"In the end, I don't trust this administration to effectively vet the people that they're asking us to take in. We need to put the safety and security of the American people first," said New Jersey Gov. Chris Christie, a Republican presidential candidate. (Associated Press)

Governors racing to reject Syrian refugees as Obama defends 10,000 target

- The Washington Times

President Obama called them un-American, but opponents rallied Monday to resist his plans to resettle 10,000 Syrian refugees in the U.S. this year and enlisted the help of some two dozen governors -- Democrats and Republicans -- who signaled that they would try to resist having refugees sent to their states.

Retailers have been pushing consumers to switch over to chip technology, but the FBI says that newer safeguards may not be enough to stop online and overseas consumer fraud. (PR Newsfoto)

FBI warns new chip cards insecure among growing fraud

It's the latest weapon to combat identity theft in the U.S., but chip card technology won't do much to stop billions of dollars worth of credit fraud over the next few years, the FBI said.

Anti-terror police officers in New York City's Times Square. (Image: Twitter/@JPeterDonald, @NYPDNews)

U.S. police step up presence at 'soft targets' after Paris attacks

- The Washington Times

Police stepped up their presence outside high-profile locations in cities across the United States in an abundance of caution following Friday's terror attacks in Paris, but experts say vigilance at soft targets like those rocked by violence in the French capital and intelligence gathering will be key in preventing copycat acts.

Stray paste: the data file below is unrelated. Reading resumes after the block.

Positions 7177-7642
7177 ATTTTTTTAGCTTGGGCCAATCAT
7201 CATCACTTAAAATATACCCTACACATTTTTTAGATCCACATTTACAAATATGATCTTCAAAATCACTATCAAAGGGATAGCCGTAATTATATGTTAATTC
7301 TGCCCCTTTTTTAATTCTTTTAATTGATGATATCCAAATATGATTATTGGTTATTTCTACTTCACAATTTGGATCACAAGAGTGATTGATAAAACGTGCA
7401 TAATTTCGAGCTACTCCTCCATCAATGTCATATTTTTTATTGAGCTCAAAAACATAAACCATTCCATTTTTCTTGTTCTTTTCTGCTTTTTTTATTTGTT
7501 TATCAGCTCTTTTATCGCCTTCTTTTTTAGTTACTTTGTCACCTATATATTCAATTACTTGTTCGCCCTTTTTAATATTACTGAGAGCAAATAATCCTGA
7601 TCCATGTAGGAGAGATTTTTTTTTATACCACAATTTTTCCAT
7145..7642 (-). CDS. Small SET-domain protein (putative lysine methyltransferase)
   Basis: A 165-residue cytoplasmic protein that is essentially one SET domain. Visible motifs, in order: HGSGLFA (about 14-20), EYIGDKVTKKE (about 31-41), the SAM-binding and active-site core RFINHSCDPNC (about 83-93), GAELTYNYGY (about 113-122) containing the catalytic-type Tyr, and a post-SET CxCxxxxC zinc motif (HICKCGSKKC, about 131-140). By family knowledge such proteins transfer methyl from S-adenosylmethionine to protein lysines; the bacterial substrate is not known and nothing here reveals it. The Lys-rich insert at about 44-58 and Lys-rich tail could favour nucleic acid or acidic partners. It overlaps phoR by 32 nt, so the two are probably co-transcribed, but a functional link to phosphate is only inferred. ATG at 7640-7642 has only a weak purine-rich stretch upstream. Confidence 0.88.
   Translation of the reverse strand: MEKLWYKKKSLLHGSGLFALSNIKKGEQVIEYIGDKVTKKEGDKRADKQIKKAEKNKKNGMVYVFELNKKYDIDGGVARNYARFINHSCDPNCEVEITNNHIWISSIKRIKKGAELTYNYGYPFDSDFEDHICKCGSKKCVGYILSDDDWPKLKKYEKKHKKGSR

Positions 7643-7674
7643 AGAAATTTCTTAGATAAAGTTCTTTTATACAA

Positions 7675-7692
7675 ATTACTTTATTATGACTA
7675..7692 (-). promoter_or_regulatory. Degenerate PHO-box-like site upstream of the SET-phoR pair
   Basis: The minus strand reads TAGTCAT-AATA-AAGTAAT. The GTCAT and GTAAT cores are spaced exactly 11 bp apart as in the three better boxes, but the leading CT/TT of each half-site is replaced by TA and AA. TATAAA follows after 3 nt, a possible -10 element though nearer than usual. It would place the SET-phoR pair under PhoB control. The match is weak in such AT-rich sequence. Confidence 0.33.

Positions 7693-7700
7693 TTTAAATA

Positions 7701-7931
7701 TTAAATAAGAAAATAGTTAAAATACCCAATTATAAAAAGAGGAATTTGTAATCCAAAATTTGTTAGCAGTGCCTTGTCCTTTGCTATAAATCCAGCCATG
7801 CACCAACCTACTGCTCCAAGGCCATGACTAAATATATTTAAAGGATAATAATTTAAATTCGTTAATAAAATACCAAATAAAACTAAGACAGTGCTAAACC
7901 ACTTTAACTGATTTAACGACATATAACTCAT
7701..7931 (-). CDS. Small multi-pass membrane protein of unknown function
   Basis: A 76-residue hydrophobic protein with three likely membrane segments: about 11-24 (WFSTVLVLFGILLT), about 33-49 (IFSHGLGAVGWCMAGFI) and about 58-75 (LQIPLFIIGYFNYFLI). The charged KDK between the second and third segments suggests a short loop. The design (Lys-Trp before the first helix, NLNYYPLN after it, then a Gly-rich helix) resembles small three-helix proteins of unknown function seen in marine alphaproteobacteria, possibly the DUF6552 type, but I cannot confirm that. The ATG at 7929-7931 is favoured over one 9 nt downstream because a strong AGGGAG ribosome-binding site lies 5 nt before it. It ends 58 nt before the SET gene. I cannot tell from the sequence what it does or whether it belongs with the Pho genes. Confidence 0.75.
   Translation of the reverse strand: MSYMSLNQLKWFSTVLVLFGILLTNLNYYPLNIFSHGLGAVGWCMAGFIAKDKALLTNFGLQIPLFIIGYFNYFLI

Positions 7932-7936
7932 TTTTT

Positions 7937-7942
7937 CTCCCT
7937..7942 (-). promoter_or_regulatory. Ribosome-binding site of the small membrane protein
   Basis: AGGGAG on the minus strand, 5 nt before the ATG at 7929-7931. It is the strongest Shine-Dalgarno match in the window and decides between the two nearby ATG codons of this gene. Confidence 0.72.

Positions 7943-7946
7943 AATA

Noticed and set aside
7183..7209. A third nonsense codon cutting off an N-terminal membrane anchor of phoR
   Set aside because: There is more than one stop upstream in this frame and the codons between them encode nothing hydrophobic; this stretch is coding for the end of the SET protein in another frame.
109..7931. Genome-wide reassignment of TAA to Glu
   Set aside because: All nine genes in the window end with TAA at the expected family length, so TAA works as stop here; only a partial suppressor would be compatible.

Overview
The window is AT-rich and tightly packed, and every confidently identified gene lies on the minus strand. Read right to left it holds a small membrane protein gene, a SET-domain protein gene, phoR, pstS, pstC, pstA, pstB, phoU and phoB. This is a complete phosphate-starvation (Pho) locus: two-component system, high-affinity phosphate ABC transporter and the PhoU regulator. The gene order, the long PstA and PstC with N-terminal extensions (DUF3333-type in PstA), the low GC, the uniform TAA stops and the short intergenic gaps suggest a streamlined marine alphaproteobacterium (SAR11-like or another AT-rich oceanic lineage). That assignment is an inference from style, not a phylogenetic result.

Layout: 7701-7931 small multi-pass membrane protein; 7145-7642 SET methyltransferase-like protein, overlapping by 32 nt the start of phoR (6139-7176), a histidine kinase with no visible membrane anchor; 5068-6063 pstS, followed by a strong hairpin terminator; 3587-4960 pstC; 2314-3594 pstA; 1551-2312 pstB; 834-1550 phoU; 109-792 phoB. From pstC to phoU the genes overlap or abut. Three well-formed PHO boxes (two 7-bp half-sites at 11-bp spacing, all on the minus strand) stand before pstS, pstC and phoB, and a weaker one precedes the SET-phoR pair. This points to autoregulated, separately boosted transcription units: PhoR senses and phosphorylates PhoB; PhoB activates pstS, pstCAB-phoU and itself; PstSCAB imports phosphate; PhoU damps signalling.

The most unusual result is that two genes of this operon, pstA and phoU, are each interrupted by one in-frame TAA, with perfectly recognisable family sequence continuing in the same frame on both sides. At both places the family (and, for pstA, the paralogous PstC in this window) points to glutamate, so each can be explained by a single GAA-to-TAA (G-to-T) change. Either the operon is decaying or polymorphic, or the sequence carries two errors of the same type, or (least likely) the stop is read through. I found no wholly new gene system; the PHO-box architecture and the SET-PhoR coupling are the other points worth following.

In this Nov. 19, 2013, file photo, the shadow of a pedestrian is cast under a sign in front of JPMorgan Chase & Co. headquarters in New York. (AP Photo/Seth Wenig, File)

Feds indict 4 over JPMorgan hack, string of bank-related cyberattacks

- The Washington Times

Federal prosecutors on Tuesday charged four men accused of participating in cyberattacks waged against several banks and financial news publishers, including the 2014 hack suffered by JPMorgan Chase, in what's called "the largest theft of customer data from a U.S. financial institution in history."

A sign stands outside the National Security Agency (NSA) campus in Fort Meade, Md., in this June 6, 2013, file photo. (AP Photo/Patrick Semansky, File)

Federal judge rules against NSA phone-snooping program

- The Washington Times

A federal judge ruled Monday that the National Security Agency must immediately stop snooping on a lawyer who challenged the spy agency's phone data collection program -- but issued a stay later in the day after the government made an emergency appeal, saying the decision would have forced them to shutter the whole program.

Recent Opinion Columns

James Clapper          T.J. Kirkpatrick/The Washington Times

Throwing Clapper under the bus

When President Obama attributed the rise in Iraq of the Islamic State, or ISIS, to the failures of the U.S. intelligence community earlier this week, naming and blaming directly National Intelligence Director James R. Clapper, he was attempting to deflect criticism of his own incompetence.